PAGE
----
Oh yeah, another big thing about still being in "32-bit" is that GPUs operate almost exclusively on 32-bit floats and physically can't use 64-bit values without special software hacks that would most definitely wreck performance. Recently a LOT of new cards have switched to 64-bit, which is good.

So, to put this all in simple terms (and to go a step further):

CPUs have limits imposed by being primarily 32-bit. These limits are how much memory you can have in your system and how big or small numbers can be. Smaller numbers mean less precision. For example, in a space game I'm making I ran into a problem that when you reached the outside of the galaxy, the ship would start to deform and wobble in strange ways. This is because a 32-bit number just doesn't have the precision to represent the positions of all the vertices of the 3D model. A 64-bit number would have no problem whatsoever.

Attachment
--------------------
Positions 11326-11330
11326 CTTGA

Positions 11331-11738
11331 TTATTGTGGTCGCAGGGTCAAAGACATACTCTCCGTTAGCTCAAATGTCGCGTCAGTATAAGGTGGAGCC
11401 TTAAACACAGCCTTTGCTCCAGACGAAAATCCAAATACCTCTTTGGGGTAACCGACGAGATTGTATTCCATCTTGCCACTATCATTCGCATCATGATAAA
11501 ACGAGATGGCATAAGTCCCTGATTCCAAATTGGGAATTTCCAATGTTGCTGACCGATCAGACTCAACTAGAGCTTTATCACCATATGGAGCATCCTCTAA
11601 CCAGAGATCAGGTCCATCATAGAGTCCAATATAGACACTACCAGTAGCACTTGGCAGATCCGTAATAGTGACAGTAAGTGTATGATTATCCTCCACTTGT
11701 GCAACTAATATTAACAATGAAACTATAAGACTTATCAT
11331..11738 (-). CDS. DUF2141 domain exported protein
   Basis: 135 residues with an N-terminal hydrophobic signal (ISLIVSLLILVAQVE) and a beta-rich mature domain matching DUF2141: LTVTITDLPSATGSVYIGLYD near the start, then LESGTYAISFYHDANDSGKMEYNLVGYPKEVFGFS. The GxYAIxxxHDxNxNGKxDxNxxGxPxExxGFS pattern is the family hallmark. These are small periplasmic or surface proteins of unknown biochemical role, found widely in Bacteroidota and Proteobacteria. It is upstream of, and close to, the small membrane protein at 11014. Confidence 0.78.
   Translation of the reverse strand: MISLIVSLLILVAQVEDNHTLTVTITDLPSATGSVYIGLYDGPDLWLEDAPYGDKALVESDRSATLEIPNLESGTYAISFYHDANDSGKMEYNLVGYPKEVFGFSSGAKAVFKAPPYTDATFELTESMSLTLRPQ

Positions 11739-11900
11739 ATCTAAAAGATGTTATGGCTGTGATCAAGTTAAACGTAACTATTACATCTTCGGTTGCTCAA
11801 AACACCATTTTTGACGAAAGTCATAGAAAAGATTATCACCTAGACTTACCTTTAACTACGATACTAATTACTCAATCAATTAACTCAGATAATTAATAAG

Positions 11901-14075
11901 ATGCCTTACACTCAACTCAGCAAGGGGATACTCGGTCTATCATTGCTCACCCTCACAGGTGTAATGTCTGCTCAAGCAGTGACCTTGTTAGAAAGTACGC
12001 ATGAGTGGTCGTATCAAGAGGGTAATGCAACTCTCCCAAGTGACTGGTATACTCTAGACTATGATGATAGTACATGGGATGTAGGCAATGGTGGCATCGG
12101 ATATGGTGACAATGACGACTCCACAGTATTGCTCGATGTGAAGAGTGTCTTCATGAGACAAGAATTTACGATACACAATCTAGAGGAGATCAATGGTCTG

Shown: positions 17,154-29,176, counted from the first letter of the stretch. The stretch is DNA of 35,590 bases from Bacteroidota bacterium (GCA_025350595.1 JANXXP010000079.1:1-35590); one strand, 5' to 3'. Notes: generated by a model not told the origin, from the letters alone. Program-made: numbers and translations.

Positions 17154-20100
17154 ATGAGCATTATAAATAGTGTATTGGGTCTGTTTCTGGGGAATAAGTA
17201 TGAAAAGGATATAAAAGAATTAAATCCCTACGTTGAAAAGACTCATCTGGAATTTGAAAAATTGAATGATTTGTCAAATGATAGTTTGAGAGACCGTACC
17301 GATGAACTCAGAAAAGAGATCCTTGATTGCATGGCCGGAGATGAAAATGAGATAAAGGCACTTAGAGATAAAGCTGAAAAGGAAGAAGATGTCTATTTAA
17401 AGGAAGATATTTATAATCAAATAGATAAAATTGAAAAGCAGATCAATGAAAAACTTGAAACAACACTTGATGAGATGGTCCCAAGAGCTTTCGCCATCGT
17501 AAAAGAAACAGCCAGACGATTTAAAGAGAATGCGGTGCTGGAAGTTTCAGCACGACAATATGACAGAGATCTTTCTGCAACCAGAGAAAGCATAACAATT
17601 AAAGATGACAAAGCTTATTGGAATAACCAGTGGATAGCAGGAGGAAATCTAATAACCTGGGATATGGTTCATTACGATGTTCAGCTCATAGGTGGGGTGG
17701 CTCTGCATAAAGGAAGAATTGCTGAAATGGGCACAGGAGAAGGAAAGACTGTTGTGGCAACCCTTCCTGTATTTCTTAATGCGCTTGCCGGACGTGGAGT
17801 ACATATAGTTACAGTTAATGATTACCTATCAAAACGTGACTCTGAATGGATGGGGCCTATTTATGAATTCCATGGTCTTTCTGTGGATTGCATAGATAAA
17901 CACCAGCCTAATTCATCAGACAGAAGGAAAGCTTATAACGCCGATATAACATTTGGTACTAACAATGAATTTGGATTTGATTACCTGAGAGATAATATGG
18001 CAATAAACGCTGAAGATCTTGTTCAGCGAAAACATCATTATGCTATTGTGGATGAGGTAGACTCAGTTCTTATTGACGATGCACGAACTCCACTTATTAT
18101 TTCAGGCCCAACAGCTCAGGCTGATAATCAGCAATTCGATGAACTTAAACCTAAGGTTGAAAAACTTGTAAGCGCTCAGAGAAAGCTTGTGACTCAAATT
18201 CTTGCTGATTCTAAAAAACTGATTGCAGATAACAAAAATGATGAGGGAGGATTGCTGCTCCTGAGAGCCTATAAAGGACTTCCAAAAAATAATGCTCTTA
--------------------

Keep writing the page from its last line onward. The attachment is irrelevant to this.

In the end, true 64-bit gaming would consist of video cards with more than 4.3 GB of memory and very likely more detailed and larger game worlds. It will also eliminate things flickering at extreme distance that you sometimes see in games. The final, and largest difference, will be in performance since most graphics cards (except the very latest) still work exclusively on 32-bit numbers.
 
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11. Re: Evening Tech Bits Jan 15, 2013, 08:20 Beamer
 
killer_roach wrote on Jan 14, 2013, 23:20:
Cutter wrote on Jan 14, 2013, 22:06:
OR is going to be like 64 bit gaming, nothing will materialize for it.

And MS' worst mistake? Steve Ballmer, period.

Ballmer's not so much the issue - it's Microsoft's corporate culture that has devolved into tribalism over the past couple of decades. Nothing gets done of any consequence because nobody wants to step on another division's turf. Ballmer's a numbers guy, but he's not a manager of any sense.

Whoever ultimately replaces him will likely start with a bloodletting of most of the mid-upper-level management.

Actually, the thing Ballmer did really, really well is kill that tribalism. Like, it's mostly gone. Not entirely, but why do you think they sent the head of Windows packing? It wasn't Windows 8, for which they had no sales data yet, it was because he was the chief of the tribalism.